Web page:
• Parabeton – Pier Luigi Nervi and Roman Concrete (Decampment of Modernism – Part I / Photography and beyond – Part 19), 2012, DCP, color, 100 min., director, camera, editing
  • A Series of Thoughts (Miscellanea V, VI, VII und IV), 1987-2011, HDV, color, 91 min., director, camera, editing
  • Zwei Projekte von Frederick Kiesler (Two Projects by Frederick Kiesler) 2006-2009, HDV, color, 16 min., director, camera, editing
  • Sense of Architecture (explores over 50 projects of contemporary Austrian architects), 2005-2009, HDV, color, 168 min., director, camera, editing
  • Loos Ornamental (about Adolf Loos), 2008, 35 mm, color, 72 min., director, camera, editing
  • Schindler's Houses (about the American work of Rudolph Schindler), 2006–2007, 35 mm, color, 99 min., co-producer, editing, director, script, camera
  • Miscellanea III, 1997–2005, 35 mm, color, 22 min., director, editing, camera
  • The Basis of Make-Up III, 1996–2005, 35 mm, color, 26 min., director, camera, editing, drawings
  • D’Annunzios Cave (a film about Gabriele d'Annunzio and his pretentious villa), 2002–2005, DigiBeta, color, 52 min., director, editing
  • Goff in the Desert (explores 62 buildings by architect Bruce Goff), 2002-2003, 35 mm, color, 110 min., director, camera, editing
  • Maillart's Bridges (explores the works of the bridge builder Robert Maillart), 1995-1999, 35 mm, color, 24 min., director, camera, editing
  • Sullivan's Banks (about Louis Sullivan's buildings for banks), 1993-1999, 35 mm, color, 38 min., director, camera, editing
  • mammamia, 1997/98, by Sandra Nettelbeck, actor
  • Schlafes Bruder, 1994/95,by Joseph Vilsmaier, actor
  • Stalingrad, 1991/92, by Joseph Vilsmaier, actor
  • The Holy Bunch, 1986–1990, 35 mm, black and white and color, 89 min., director, script, camera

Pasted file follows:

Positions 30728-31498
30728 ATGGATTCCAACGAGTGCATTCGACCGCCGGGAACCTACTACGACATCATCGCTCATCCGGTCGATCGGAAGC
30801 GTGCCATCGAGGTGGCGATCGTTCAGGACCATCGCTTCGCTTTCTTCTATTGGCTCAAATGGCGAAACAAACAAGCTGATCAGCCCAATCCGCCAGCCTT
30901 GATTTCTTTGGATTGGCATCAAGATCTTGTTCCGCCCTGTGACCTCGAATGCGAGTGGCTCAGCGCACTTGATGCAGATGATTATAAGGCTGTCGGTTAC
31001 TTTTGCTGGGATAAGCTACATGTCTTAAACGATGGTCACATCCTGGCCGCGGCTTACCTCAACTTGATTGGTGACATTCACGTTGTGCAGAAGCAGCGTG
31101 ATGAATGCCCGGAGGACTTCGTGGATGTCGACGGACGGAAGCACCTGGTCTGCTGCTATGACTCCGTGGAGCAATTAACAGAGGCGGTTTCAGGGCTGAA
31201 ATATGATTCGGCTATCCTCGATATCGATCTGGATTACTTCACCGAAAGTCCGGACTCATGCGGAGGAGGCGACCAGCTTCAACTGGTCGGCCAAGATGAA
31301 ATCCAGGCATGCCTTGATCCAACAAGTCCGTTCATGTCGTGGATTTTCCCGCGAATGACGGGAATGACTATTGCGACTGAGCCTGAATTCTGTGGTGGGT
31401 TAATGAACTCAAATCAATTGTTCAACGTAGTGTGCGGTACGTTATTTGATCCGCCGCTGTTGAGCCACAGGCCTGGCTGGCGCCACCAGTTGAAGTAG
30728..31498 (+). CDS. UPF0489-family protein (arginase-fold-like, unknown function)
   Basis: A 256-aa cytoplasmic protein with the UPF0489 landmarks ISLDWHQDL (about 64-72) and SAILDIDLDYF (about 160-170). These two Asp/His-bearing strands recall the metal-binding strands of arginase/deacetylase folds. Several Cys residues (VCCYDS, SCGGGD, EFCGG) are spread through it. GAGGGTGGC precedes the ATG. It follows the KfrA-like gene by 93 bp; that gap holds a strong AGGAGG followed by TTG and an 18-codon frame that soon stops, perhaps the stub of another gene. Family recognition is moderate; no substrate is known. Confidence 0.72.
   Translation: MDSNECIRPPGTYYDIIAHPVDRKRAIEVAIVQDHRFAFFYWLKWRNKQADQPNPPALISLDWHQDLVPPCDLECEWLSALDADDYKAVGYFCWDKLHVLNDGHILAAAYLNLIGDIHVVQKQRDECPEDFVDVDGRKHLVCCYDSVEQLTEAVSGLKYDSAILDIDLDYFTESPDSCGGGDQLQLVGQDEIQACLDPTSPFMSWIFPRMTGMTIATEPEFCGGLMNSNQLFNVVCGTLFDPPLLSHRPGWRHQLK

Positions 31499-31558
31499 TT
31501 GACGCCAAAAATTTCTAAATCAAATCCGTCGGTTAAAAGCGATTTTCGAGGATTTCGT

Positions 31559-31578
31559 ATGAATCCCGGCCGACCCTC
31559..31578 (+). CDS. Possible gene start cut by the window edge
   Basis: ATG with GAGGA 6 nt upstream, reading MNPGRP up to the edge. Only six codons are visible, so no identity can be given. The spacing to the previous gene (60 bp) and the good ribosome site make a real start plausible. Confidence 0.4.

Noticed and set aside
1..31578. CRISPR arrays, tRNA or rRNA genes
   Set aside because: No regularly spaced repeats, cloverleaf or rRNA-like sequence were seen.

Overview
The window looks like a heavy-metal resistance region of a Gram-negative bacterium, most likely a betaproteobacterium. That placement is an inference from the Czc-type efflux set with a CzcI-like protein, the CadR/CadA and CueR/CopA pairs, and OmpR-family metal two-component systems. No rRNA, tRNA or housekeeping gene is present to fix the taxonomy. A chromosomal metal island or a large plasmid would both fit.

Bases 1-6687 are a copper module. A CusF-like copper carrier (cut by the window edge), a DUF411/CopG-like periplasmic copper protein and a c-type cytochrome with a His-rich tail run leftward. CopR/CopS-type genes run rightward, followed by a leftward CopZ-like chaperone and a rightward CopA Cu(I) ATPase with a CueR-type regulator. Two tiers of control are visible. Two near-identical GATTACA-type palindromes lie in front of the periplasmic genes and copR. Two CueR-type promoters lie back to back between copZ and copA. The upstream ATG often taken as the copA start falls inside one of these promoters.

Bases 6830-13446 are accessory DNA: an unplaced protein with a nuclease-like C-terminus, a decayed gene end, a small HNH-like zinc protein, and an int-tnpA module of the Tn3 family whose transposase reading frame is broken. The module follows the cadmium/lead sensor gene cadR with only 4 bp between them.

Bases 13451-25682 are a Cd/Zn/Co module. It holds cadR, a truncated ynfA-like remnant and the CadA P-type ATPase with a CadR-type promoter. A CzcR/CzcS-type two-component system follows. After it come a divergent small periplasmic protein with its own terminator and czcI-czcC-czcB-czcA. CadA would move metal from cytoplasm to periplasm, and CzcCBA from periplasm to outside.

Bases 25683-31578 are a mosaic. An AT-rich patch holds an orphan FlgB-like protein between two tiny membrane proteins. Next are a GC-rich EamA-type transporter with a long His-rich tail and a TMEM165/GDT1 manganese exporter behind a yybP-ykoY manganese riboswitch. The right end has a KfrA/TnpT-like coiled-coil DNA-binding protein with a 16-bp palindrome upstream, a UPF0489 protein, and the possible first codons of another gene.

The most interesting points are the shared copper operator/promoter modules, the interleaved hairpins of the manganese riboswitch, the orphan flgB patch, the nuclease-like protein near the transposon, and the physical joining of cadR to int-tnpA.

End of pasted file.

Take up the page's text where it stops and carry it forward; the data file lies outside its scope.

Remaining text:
• Die Wiese der Sachen, 1974–1987, 16 mm, black and white and color, 88 min., director, script, camera, editing, lighting, actor
  • Home Movies 1971 - 1981, 1985, actor
  • The Basis of Make-Up, 1979–1984, 16 mm, black and white and color, 84 min., director, script, camera, editing
  • The Basis of Make-Up I, 1974–1983, 35 mm, color, no sound, 30 min., director, script, drawings, note books, camera, editing
  • Execution. A Study of Mary, 1979, narrator
  • Normalsatz, 1978–1981, 16 mm, black and white and color, 105 min., director, camera, editing, script, actor
  • Bartleby, 1976, actor
  • Demon. The Translation of "The Demon of Analogy" by Stéphane Mallarmé, 1976/77, 16 mm, black and white and color, 30 min., director, conceptual design, camera, editing, production
  • Der Ort der Handlung, 1976/1977, actor
  • Hotel, 1975/76, 16 mm, black and white, 27 min., director, conceptual design, camera, editing, production
  • Stuhl, 1974/75, director, producer, camera, editing, script
  • Tide, 1974, 16 mm, black and white, no sound, 33 min., director, conceptual design, camera, editing, production
  • Arrowplane, 1973/74, 16 mm, color, no sound, 24 min., director, conceptual design, camera, editing, production
  • Schenec-Tady III, 1972–1975, 16 mm black and white, no sound, 20 min., director, conceptual design, composition, camera, editing, production
  • Schenec-Tady II, 1973, 16 mm, color, no sound, 18 Min., director, conceptual design, composition, camera, editing, production
  • Schenec-Tady I, 1972/73, 16 mm, black and white, no sound, 27 min., director, conceptual design, composition, camera, editing, production
  • Morningglory-Fragments, 1971, director, camera, editing, producer, script


  1. ^ a b c "Heinz Emigholz Faculty Page at European Graduate School (Biography, bibliography and video lectures)". European Graduate School. Retrieved 2010-10-02. 
  2. ^ a b "Emigholz interview". 
  3. ^ a b "About - Pym Films". 
  4. ^ Heinz Emigholz: "A Scene Near Schenec-Tady", in Ronald Balczuweit et al.: Heinz Emigholz. Normalsatz. Siebzehn Filme. Berlin: Schmitz, 2001, p. 39.
  5. ^ Frieda Grafe: "Beschriebener Film. 1974–1985", Die Republik, 72–75 (1985), p. 216.
  6. ^ Ronald Balczuweit: "Phänomenologische Rahmung", in: Balczuweit et al.: Heinz Emigholz. Normalsatz. Siebzehn Filme. Berlin: Schmitz, 2001, p. 140.
  7. ^ Heinz Emigholz: "Photographie und jenseits", in: Ronald Balczuweit et al.: Heinz Emigholz. Normalsatz. Siebzehn Filme. Berlin: Schmitz, 2001, p. 299.
  8. ^ Emigholz, Heinz. "Two Notes on Photography and beyond." in: Lecture at European Graduate School, Saas-Fee. August 15, 2010.
  9. ^ See Stefan Ripplinger: "The Art of Separation. Heinz Emigholz Dissociates Words and Images", in: "Heinz Emigholz", museum für gegenwart, 11 (2007), Köln: Dumont, pp. 25–28.
  10. ^ Hanne Loreck: „The pain starts at 10. p.m. Seeing Thinking“, in: "Heinz Emigholz“, translation by Catherine Nichols, museum für gegenwart, 11 (2007), Köln: Dumont, p. 20.